Is drinking in college an acceptable or unwise rite of passage?
College drinking may be seen as a rite of passage, but it can result in criminal penalties, including underage drinking and driving while intoxicated.
Spring break is nearly here, and for many college students in Oregon and across the country, this signals a time for some well-deserved partying and relaxation. Unfortunately, partying is also synonymous with drinking – as well as the consequences that come from underage drinking and drunk driving.
Widely considered a rite of passage into adulthood, many new college students are unwilling to wait until they are of legal drinking age before they begin consuming alcohol on campus. This may, of course, lead to someone being accused of a crime, whether it is underage drinking, driving while intoxicated or some other alcohol-related criminal charge. This does not necessarily deter young people from drinking, however. According to the National Institute on Alcohol Abuse and Alcoholism, more than 3,300,000 college students drink and drive every year.
Why do underage college students drink?
Classes and studying are stressful, especially for new students. Many of them adjust to college life by drinking, especially during the first six weeks of the new school year. Others enjoy the social aspect of drinking, especially since it can help them make new friends and feel like they fit in. Peer pressure is another common reason for drinking that does not go away after the high school years are over. Many college settings make young students feel pressured to drink alcohol, which may in turn lead to driving while intoxicated and other risky behaviors.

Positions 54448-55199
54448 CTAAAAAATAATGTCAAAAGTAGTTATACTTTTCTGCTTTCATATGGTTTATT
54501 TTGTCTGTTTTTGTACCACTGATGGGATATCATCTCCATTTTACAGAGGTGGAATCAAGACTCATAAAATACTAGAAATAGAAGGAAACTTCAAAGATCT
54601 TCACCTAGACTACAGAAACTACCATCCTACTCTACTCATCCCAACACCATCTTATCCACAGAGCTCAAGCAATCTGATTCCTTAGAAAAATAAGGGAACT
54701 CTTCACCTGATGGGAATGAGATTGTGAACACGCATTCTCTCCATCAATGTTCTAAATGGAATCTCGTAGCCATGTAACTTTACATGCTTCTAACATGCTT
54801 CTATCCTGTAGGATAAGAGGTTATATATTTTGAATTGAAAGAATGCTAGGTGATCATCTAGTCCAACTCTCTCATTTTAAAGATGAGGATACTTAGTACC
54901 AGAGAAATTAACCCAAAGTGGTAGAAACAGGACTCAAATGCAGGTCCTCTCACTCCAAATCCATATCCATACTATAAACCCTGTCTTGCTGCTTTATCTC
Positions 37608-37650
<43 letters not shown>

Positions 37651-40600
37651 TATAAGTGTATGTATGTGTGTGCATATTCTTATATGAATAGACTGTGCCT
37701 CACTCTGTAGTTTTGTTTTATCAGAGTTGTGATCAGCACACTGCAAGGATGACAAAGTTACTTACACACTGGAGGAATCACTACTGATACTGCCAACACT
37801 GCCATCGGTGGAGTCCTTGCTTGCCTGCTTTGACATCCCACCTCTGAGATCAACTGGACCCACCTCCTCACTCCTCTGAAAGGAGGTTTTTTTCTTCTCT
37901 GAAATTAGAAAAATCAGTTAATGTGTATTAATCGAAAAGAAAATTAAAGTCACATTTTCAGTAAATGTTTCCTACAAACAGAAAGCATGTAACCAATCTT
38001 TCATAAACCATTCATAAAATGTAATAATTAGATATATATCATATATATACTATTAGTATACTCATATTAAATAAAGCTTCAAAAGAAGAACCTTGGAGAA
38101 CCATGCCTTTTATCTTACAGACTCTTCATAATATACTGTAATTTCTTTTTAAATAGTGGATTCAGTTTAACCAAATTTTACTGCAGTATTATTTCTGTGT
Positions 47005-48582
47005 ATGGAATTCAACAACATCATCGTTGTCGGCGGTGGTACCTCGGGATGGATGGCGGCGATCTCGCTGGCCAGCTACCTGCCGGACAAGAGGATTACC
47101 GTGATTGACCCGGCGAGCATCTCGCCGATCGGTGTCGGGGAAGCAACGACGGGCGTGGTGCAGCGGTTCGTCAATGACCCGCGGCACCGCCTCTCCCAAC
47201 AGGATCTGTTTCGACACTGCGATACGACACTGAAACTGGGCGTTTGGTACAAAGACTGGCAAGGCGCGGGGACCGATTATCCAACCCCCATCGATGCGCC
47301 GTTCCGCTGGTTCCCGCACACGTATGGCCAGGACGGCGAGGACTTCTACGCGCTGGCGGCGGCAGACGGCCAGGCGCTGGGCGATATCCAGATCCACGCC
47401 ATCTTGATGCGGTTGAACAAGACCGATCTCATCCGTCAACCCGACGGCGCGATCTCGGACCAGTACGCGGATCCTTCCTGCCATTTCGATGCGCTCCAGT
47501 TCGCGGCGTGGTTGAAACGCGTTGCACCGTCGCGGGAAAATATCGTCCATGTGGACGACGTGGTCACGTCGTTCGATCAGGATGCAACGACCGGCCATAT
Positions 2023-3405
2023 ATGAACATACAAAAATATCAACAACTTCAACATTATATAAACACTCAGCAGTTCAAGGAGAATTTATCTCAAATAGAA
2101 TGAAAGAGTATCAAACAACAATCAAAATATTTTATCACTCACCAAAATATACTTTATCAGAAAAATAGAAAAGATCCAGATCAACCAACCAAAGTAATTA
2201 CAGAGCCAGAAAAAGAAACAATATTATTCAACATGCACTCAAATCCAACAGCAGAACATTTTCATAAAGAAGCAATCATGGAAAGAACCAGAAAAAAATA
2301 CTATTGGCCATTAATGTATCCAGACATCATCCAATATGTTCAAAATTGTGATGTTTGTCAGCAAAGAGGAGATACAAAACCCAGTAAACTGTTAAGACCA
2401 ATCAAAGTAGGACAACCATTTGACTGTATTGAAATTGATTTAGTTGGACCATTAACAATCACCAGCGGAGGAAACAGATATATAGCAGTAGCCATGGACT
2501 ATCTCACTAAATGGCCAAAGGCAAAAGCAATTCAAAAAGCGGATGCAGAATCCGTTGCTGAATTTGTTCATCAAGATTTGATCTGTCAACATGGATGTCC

What are some most common drinking scenarios during college life?
According to the Prevention Resource Center, university students often consume alcohol in the following settings:
- Fraternity or sorority parties
- Fraternity initiation or “hazing” rituals
- Sporting events
- Get-togethers at residence halls
- Parties at off-campus housing
- Bars near the college campus
Additionally, the high prevalence of student drinking may lead to other unlawful activities, including obtaining a fake driver’s license to be able to drink in bars.
How can you avoid drinking consequences during college?
Some solutions are simple, such as avoiding drunk driving charges by not getting behind the wheel while intoxicated. College students may also practice methods of resisting peer pressure or make a decision to limit their drinking to only a couple of beers at social events.
An underage drunk driving conviction may have lasting consequences and could affect your education and employment opportunities. If you are facing DUI charges, you may need the help of an experienced Oregon drunk driving defense attorney to ensure your interests are protected.